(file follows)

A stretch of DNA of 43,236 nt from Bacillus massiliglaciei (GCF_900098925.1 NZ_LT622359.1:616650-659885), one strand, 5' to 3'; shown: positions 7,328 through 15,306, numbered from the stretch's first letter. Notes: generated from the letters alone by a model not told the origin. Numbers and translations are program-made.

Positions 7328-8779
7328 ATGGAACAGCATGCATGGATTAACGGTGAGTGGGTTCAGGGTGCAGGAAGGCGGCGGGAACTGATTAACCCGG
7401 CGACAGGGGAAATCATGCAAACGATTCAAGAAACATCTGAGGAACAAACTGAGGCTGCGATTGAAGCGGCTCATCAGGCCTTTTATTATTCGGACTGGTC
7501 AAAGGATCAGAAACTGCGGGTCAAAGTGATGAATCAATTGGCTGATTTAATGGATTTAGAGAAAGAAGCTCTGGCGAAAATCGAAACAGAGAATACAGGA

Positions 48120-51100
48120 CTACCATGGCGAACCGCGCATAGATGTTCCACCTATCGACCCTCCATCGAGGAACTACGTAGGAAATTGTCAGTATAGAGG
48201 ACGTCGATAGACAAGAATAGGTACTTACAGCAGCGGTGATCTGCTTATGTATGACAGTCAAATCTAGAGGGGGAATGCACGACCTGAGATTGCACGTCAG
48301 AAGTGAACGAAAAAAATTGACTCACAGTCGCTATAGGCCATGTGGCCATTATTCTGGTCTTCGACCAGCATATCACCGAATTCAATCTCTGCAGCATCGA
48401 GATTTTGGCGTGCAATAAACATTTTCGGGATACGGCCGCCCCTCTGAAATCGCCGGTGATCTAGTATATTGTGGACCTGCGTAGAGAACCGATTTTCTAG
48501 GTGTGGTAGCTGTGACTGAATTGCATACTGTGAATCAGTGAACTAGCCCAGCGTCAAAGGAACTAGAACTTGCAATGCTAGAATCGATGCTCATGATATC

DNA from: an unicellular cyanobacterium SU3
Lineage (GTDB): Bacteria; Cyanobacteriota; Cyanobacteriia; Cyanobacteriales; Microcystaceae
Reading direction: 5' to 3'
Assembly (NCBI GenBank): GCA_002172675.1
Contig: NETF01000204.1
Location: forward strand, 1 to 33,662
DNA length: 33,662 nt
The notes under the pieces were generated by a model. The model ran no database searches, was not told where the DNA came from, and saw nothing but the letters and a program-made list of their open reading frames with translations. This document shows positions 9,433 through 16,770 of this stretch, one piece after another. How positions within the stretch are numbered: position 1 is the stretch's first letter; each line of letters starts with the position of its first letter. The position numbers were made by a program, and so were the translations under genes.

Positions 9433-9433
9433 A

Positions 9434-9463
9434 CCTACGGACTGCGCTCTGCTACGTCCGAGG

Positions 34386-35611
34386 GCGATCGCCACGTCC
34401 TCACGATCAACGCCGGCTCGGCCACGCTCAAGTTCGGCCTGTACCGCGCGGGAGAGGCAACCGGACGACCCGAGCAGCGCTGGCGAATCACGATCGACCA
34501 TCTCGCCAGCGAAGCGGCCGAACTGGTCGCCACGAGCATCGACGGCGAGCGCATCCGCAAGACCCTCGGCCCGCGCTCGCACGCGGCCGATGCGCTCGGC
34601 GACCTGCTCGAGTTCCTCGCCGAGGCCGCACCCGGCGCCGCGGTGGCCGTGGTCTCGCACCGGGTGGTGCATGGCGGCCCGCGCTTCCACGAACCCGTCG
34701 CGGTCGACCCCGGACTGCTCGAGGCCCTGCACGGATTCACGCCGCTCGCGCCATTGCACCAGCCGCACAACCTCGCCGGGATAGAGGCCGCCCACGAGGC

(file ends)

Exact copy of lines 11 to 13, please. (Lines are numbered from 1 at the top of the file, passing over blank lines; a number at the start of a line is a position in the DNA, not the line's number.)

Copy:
48501 GTGTGGTAGCTGTGACTGAATTGCATACTGTGAATCAGTGAACTAGCCCAGCGTCAAAGGAACTAGAACTTGCAATGCTAGAATCGATGCTCATGATATC

DNA from: an unicellular cyanobacterium SU3
Lineage (GTDB): Bacteria; Cyanobacteriota; Cyanobacteriia; Cyanobacteriales; Microcystaceae